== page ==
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K TO 12 BASIC EDUCATION CURRICULUM

SENIOR HIGH SCHOOL ACADEMIC TRACK

Grade: 12
Subject Title: Introduction to World Religions and Belief Systems

Semester: 1st or 2nd


No. of Hours/ Semester: 80 hours/ semester
Pre-requisite (if needed): None

Subject Description: The course explores the main tenets and practices of major world religions: Judaism, Christianity, Islam, Hinduism, Theravada Buddhism, Mahayana
Buddhism, Confucianism, Taoism and Shintoism. It aims to help learners understand the historical contexts of nine religions, appreciate their uniqueness and similarities and
promote mutual understanding among believers of different faiths. They are expected to demonstrate understanding and appreciation of ones faith and that of others.
CONTENT
1. Definition of Terms

CONTENT STANDARD
The learner demonstrates
understanding of belief system or
worldview*, Religion, Spirituality,
Philosophy of Religion, and
Theology.
___
*The elements of religion, belief
system and spirituality must be
discussed here.

PERFORMANCE STANDARD
The learner prepares character
sketches of a person who is
spiritual but not religious and a
person who is religious but not
spiritual.

LEARNING COMPETENCY
1.1. Give an example of a belief system or a
worldview
Communicate her* understanding of her
religion
___
* Refers to all genders
1.2. Differentiate religion from:
a. Spirituality
b. Theology
c. Philosophy of Religion
Differentiate between religion as humans way
to God, theology as a study of Gods way to
humans and philosophy as a reflection of
humans lived experience of God
1.3. Infer that:
a. A belief system or worldview is a
particular way of ordering the realities
of ones world.
b. Religion is the pursuit of
transformation guided by a sacred
belief system.
c. Spirituality is ones integrative view of
life. It involves a quest for the
meaning and ultimate value of life as
opposed to an instrumentalist or
materialistic attitude to life.

CODE

HUMSS_WRB12I/IIIa-1.1

HUMSS_WRB12I/IIIa-1.2

HUMSS_WRB12I/IIIa-1.3

The elements of religion are: (a) reflects an


effort to elevate their whole self to a higher
K to 12 Senior High School Humanities and Social Sciences Strand Introduction to World Religions and Belief Systems February 2014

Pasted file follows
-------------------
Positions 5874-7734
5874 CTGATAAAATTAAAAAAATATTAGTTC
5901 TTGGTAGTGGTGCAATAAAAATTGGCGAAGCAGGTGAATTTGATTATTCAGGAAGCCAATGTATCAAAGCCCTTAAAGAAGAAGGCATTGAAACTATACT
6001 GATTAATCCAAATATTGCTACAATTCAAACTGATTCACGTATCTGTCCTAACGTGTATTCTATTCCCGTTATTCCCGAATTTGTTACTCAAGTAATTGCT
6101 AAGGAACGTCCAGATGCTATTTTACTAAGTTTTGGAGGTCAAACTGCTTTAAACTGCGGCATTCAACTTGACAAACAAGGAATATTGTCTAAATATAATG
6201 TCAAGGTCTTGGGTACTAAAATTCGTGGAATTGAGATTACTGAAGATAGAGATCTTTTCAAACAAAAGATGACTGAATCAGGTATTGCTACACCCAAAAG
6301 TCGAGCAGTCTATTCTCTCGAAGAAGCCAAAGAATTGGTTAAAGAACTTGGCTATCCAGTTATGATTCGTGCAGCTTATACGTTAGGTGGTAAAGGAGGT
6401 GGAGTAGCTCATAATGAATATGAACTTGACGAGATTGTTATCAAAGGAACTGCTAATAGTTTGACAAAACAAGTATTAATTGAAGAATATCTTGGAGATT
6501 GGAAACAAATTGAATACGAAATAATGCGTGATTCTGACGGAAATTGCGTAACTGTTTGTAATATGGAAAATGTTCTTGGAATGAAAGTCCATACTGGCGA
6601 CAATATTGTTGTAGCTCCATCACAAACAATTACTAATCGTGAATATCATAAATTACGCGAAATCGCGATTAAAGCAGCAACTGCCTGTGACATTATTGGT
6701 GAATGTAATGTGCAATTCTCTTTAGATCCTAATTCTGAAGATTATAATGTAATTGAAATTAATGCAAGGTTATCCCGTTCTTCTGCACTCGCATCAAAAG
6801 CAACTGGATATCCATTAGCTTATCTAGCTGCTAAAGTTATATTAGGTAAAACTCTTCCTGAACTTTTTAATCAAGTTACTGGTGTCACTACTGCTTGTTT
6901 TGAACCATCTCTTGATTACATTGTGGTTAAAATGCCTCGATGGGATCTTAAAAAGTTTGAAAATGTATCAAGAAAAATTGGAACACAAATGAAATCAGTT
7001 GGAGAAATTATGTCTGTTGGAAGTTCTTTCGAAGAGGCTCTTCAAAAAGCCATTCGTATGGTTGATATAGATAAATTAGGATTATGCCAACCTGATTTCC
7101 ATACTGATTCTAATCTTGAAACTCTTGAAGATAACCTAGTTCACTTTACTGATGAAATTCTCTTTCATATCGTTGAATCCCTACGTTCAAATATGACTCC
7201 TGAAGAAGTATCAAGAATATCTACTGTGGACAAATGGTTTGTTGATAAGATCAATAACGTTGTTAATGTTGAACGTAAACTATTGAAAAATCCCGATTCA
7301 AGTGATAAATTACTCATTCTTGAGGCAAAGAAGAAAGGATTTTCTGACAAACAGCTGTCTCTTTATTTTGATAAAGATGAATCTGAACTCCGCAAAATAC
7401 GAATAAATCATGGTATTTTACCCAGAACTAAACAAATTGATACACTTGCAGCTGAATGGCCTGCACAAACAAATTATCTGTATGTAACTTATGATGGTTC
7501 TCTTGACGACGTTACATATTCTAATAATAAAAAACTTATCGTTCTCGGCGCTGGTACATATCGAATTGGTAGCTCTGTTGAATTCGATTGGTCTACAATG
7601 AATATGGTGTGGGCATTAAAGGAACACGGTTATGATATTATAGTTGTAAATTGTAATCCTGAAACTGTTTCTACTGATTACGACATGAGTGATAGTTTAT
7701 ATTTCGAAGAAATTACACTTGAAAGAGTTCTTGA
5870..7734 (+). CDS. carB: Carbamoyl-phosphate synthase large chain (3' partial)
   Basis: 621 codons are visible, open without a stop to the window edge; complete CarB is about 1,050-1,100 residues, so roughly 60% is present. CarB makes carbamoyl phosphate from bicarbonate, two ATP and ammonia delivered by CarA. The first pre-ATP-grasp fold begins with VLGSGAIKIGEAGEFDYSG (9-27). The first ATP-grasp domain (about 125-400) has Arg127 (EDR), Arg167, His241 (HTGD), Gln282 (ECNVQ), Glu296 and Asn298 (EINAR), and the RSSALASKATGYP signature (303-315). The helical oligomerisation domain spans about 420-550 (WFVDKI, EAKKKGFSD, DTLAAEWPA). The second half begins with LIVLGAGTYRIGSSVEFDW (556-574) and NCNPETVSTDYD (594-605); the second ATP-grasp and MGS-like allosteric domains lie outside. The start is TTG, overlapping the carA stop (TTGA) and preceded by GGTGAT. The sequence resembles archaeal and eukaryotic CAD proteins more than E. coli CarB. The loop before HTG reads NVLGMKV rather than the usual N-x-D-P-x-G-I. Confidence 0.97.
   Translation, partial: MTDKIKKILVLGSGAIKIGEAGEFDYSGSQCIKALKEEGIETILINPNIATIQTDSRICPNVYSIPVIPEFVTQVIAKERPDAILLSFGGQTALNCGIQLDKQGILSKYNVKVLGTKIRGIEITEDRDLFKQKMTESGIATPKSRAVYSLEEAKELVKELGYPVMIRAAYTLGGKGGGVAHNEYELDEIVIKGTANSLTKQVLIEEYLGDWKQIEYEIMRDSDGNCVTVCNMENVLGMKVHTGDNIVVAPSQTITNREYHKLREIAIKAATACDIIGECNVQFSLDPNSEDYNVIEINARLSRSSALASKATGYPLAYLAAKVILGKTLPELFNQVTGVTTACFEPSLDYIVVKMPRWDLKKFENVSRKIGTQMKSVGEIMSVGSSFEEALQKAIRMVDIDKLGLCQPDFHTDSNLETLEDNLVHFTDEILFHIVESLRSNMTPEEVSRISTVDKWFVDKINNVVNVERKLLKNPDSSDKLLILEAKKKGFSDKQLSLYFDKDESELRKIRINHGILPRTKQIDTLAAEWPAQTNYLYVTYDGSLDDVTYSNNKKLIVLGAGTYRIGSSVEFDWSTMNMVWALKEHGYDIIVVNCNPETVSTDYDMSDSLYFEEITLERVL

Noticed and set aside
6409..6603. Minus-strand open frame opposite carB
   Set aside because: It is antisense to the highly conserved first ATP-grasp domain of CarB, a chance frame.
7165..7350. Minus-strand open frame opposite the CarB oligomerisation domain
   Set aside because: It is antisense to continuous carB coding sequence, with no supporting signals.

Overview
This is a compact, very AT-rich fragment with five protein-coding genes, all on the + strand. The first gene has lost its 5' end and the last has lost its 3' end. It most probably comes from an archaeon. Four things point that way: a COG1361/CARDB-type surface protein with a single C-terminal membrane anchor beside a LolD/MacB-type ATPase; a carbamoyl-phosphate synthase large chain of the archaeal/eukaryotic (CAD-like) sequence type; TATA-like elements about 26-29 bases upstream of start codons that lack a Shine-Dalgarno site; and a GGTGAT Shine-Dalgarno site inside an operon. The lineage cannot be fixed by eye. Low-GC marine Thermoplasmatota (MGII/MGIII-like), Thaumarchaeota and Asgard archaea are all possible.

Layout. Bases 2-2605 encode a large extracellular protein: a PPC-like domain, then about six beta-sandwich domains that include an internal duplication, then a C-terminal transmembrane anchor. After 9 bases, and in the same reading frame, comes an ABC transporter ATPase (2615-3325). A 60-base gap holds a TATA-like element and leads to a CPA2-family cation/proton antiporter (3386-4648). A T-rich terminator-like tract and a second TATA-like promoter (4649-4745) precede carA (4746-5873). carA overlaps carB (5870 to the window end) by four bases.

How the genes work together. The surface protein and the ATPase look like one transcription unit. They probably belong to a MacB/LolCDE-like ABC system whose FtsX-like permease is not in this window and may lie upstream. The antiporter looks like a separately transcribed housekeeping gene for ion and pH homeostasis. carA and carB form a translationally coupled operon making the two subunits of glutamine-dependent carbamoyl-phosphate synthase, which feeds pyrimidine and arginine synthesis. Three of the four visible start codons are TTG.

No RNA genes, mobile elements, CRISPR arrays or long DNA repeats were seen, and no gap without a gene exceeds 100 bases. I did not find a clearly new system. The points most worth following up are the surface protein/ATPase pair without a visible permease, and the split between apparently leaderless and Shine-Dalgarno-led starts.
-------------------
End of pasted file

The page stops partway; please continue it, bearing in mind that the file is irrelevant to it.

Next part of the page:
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K TO 12 BASIC EDUCATION CURRICULUM


SENIOR HIGH SCHOOL ACADEMIC TRACK

CONTENT

CONTENT STANDARD

PERFORMANCE STANDARD

LEARNING COMPETENCY
dimension of existence, (b) a framework of
transcendent beliefs, (c) text or scriptures, (d)
rituals, and (e) sacred spaces (e.g., church,
temple, mosque, synagogue).

CODE

Understanding the worldview of each of the


worlds major religions is critical in
appreciating their rituals and practices. These
worldviews are:
All is one (Monistic)
1. Many Gods (Polytheistic)
2. One God (Monotheistic)
3. No God (Atheistic)

2. How World Religions


Began

3. Positive and Negative


Effect of Religions

The learner demonstrates


understanding of historical and
geographical contexts of the
different religions.

The learner demonstrates


understanding of effects of
Religions: positive and negative.

The learner conducts a group


activity that demonstrates the
influence of a religion in a certain
culture.

The learner gathers print or webbased articles, photos, editorial,


etc. showing the positive or
negative effects of religion.

The elements of spirituality are: (a) holistic


(fully integrated view to life), (b) quest for
meaning (including the purpose of life), (c)
quest for the sacred (beliefs about God), and
(d) suggests a self-reflective existence.
1.4. Prepare character sketches of a person
who is spiritual but not religious and a person
who is religious but not spiritual
2.1. Cite regions or places where specific
religions evolved
2.2. Analyze the culture of the region that
gave rise to specific religions
2.3. Explain how geography influences religion
and religion affects culture
2.4. Conduct a group activity that
demonstrates the influence of a religion in a
certain culture
3.1. Identify the positive and negative effects
of religions

HUMSS_WRB12I/IIIa-1.4
HUMSS_WRB12I/IIIb-2.1
HUMSS_WRB12I/IIIb-2.2
HUMSS_WRB12I/IIIb-2.3
HUMSS_WRB12I/IIIb-2.4
HUMSS_WRB12I/IIIc-3.1

3.2. Provide evidence that religion brought


about an event in history

HUMSS_WRB12I/IIIc-3.2

3.3. Justify that religion can have positive or


negative effects on society

HUMSS_WRB12I/IIIc-3.3

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CONTENT

4. Judaism

5. Christianity

CONTENT STANDARD

The learner demonstrates


understanding of the elements of
Judaism:
a. Founders: Abraham (2000 B.C.)